Stitch People Mascots or Shirt Logos

In Uncategorized by Theresa1 Comment

With the Super Bowl just around the corner, and sports fans everywhere wearing their team shirts with pride, it got us thinking; how can we get our Stitch People to share in the fun?!

We chat about how to create a sports jersey in the DIY Stitch People book but here we’ll go over how to make those seemingly complicated and intricate designs of bulls, tigers, eagles etc that you see on team t-shirts. The application doesn’t stop there though! You can also use these tips to replicate logos on your kiddo’s favorite dress or your brothers bowling shirt. Let’s dive in!

Our number one tip for replicating logos on your Stitch People’s apparel is that IT DOES NOT HAVE TO BE EXACT. Your Stitch People are small so if you are trying make an exact representation of something on a Stitch People t-shirt – you’ll drive yourself crazy. Not to mention hurt your poor eyes. When you look at a group of people in a picture, you don’t see the tiny details on their shirts, you just see a mass of shape and color so what you are looking to create is just general colors and shape. We promise you, the people you are making your portrait for will know just what you are going for.

Let’s look at a random team mascot and take you through the process. We’ll call our team the Crabby Pandas.

First off we choose the main colors of the logo. Here the main colors are black, white and light blue. We’re ignoring the red and grey for now because they’re too small to make a major impact.

Now we’ve established the main colors. Next we decide the main shapes. You can see our panda has all kinds of shapes in there but we just want to find the big ones, the ones with the most color. Those will be the arms, the head and the sign.

Now, if we could reduce these shapes into the most basic shape possible what would they be (it may help to draw this out separately)? Here’s what we end up with for our Crabby Panda; a triangle on top of a rectangle. Starting to look like a more familiar cross stitch pattern?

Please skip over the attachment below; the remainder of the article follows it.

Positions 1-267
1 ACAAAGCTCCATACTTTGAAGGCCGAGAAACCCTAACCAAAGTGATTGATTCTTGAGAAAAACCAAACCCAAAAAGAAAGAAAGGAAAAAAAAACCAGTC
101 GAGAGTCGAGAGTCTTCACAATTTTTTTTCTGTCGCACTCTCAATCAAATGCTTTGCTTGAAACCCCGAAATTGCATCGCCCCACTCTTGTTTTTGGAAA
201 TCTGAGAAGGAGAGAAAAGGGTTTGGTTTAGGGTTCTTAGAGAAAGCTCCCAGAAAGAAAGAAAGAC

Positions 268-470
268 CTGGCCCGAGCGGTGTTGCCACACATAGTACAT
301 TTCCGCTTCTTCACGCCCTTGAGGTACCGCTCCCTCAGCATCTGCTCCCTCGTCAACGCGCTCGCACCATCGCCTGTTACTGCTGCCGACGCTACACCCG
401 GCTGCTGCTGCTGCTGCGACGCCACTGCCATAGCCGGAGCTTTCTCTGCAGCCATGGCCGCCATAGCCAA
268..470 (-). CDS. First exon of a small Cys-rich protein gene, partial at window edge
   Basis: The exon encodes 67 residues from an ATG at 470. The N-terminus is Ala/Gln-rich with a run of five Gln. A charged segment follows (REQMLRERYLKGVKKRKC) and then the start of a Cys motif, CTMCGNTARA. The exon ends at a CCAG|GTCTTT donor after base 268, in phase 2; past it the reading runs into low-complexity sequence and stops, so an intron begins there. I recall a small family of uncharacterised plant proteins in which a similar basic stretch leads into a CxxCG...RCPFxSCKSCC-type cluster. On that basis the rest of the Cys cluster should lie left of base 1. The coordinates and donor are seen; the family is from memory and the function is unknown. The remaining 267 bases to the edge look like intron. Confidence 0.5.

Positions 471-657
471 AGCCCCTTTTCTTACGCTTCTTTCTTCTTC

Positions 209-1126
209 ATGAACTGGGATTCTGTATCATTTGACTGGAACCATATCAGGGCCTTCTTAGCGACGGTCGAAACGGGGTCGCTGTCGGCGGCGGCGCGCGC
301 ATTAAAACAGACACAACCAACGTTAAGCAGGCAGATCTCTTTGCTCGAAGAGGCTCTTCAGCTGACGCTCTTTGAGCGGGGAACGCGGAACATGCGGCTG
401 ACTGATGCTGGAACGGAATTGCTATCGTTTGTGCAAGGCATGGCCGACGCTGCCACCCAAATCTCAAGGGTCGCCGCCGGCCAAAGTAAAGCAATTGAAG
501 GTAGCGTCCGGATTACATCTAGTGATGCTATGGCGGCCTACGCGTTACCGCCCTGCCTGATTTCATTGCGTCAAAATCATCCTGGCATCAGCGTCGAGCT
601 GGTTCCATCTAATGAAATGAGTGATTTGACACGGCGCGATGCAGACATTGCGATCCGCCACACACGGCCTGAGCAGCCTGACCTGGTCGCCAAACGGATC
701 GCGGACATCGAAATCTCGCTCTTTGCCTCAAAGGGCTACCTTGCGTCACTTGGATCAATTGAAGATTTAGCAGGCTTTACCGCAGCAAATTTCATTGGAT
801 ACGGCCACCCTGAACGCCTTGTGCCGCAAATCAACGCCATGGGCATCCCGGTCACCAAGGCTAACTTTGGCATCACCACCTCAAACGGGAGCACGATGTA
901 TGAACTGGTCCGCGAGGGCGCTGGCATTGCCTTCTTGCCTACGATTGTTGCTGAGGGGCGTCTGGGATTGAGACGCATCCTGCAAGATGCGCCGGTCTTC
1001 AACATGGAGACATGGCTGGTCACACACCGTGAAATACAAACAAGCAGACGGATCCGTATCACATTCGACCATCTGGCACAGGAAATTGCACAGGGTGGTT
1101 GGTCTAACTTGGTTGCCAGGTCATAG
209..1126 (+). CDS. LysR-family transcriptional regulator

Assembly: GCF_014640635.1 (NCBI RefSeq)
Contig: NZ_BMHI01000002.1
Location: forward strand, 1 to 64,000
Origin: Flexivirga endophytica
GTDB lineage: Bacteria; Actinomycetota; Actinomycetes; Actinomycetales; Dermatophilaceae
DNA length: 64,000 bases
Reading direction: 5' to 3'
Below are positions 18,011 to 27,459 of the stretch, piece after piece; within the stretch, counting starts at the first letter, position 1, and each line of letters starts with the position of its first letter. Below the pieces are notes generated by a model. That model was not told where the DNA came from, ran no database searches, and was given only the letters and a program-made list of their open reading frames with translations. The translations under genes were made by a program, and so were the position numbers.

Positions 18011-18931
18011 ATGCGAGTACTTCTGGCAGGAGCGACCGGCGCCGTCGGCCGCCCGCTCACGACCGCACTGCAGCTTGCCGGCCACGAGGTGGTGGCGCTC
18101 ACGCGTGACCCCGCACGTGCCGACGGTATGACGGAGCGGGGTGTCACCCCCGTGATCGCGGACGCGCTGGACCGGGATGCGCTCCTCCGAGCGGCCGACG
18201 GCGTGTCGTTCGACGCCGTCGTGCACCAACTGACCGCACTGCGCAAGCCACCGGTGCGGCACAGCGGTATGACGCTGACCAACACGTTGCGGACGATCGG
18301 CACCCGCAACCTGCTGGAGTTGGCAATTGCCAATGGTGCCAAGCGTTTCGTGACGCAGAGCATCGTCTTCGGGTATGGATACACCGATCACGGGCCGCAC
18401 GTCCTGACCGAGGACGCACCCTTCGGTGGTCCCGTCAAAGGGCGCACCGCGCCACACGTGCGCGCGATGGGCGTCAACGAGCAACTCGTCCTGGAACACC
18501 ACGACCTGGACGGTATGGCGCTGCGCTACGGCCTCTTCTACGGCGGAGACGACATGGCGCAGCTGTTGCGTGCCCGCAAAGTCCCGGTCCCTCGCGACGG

Now comes the tough part, which isn’t really that tough. We need to translate those shapes into our pattern. It will help if you chart this part separately. The DIY Stitch People book has some handy character design sheets which you can use.

First you need to decide how much room you have to work in. Logos typically sit in the center of the chest so you’ll really only have a maximum of 4 x 4 squares to work with.

Using the basic shapes we decided on for our panda – we transfer those same shapes within the space we have on our shirt.

There’s our pattern!

Stitch it up as normal, then (this is optional) you can add more details.

Taking a look at our panda again, we see that there are some areas we might want to include that will make it look more like the mascot we want. His little ears, his red tongue, his paws and maybe the text in the sign he’s holding.

This is where the number one tip we mentioned at the start will really come into play. YOU DO NOT NEED EVERY DETAIL! Take a look at your logo and just pick a few elements that stick out to you. Try to limit it to only 3 or 4, if that.

Using a single strand of floss, make small straight stitches in the areas you want that extra detail.

And there you have your little mascot!


If you don’t have a mascot or logo but only text, you’ll use the same principles to reflect it on your Stitch People shirt. You do not have to make tiny stitches to spell out the word(s), you are again just looking for the general shape with a few stitches.

Here’s an example we used on our line-backer! His number is the main feature and hence is large but the text is just random stitches in the general shape of the word!

Do you have any tips for creating mascots or logos on Stitch People? Let us know in the comments below!

As always, thank you so much for being part of our wonderful stitchy community!

Happy Stitching!


  1. Can you please make this blogpost printable? I’d love to have it as a resource! 🙂

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